Suzanne Lovell Inc

Culture

The haunting symbolism of 440 pairs of high heels

January 08, 2020

The varied high heels in sync.

Image courtesy of: My Modern Met

The installation of 440 pairs of high heels placed on an enormous wall has made a bold statement… and that is exactly what the artist Vahit Tuna wanted. In a country where, in 2018, 440 women were killed by their partner, the haunting installation is drawing attention to the all important issue of domestic violence.

Although different in style, each pair of heels is black.

Image courtesy of: Apricity

Tuna came up with the idea for this installation from a funerary custom common to some parts of Turkey where shoes of the deceased are hung outside of their house.

In this case, the shoes will stay put for six months on a wall curated by then not-for-profit art platform, Yankose. Yankose was founded by Kahve Dunyasi, a Turkish coffee chain… and the platform seeks a rotating roster of artists to install work across the 2,800 square feet of wall space.

Vahit Tuna in front of his work, “Untitled.”

Image courtesy of: Awesome Invensions

Tuna, a graphic designer, entitled the installation “Untitled.” Traditionally, Tuna has strayed away from showing his work indoors… and in this case, showcasing his work outside a building in a busy part of Istanbul only draws further attention from both art enthusiasts and passersby.

We are assured that anyone walking by will take pause and reflect upon “Untitled”‘s meaning.

Illuminated at night…

Image courtesy of: Yankose

For Turkey, to have such a public display in such a public arena on such a terrible problem shows that the country is moving in the right direction. Looking up the wall, it is impossible to ignore the sheer number of shoes. When you relate the pairs of shoes back to lives destroyed, it is even more glaring of an offense.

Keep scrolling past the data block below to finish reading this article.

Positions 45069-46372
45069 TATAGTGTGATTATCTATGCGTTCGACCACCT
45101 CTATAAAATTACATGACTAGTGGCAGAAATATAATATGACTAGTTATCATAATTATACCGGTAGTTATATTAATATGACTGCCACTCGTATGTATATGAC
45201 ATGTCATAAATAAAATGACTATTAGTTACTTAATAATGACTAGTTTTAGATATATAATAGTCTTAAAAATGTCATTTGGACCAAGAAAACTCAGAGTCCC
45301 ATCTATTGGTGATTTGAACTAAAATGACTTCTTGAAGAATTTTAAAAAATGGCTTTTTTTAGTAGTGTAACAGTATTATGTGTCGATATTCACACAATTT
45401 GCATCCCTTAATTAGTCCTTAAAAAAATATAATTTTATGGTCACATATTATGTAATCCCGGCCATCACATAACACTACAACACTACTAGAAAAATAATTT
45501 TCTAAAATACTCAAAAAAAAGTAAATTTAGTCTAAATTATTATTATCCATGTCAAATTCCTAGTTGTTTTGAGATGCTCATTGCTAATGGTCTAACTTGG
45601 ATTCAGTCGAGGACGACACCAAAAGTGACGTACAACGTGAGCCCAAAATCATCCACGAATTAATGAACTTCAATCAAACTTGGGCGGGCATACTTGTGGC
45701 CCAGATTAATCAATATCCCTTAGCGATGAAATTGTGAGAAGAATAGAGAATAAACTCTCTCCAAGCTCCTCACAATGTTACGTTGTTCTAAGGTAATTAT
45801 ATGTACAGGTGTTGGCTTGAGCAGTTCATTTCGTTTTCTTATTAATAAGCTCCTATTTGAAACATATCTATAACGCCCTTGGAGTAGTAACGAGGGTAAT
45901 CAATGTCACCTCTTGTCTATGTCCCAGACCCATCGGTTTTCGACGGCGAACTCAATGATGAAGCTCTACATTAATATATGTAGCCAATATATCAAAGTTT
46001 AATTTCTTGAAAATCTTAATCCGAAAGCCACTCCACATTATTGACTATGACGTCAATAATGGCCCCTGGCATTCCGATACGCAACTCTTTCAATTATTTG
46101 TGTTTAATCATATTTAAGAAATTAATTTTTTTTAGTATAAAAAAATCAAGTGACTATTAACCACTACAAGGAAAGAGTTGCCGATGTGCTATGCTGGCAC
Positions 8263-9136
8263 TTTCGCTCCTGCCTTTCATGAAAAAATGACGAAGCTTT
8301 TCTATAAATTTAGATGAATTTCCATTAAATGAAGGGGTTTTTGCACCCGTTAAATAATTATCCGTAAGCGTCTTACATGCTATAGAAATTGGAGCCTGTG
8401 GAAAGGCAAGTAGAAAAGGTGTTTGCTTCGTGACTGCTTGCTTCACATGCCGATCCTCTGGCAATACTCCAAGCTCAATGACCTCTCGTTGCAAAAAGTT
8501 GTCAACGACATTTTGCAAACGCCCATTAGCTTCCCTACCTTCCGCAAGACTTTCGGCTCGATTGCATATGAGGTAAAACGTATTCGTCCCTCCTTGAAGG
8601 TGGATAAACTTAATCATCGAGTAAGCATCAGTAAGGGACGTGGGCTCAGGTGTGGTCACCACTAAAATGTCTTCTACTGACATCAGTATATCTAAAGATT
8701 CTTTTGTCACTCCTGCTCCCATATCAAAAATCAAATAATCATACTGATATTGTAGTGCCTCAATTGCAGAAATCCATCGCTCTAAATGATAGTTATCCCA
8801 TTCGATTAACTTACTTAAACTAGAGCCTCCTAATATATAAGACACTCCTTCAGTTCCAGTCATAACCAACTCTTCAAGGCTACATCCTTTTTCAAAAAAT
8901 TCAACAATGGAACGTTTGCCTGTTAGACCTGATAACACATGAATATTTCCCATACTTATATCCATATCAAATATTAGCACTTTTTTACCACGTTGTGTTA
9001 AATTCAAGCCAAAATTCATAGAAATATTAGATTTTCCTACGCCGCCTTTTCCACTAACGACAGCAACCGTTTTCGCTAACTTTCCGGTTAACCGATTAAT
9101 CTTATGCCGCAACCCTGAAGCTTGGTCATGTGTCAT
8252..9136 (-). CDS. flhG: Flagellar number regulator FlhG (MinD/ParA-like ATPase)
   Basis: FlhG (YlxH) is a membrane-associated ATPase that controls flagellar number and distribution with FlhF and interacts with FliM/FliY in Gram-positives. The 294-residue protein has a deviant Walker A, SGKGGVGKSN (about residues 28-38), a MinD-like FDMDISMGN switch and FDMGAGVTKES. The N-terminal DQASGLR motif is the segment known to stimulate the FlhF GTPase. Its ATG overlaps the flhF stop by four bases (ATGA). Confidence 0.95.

“A Boxy Room” by Nermin Er.

This previous installation at the same location speaks to everyone’s basic needs to take shelter and have protection and security as a way of living on this earth. The boxes reference the mass housing projects in Istanbul… the small bird houses are attempts to give space to birds whose “living rights” have been taken over by overbuilding.

Image courtesy of: Yankose

About the public installation, Yankose said that Tuna focuses “in his practice on power, reckoning with power and taking positions according to it, Tuna looks at the basics of violence, especially in this geography, in a world where, today, one in three women is the victim of physical or sexual violence.”

Tuna hopes that the installation will draw much needed attention to this topic as in Turkey, femicide is on the rise. The artist believes that raising awareness is the only way to combat this critical issue.

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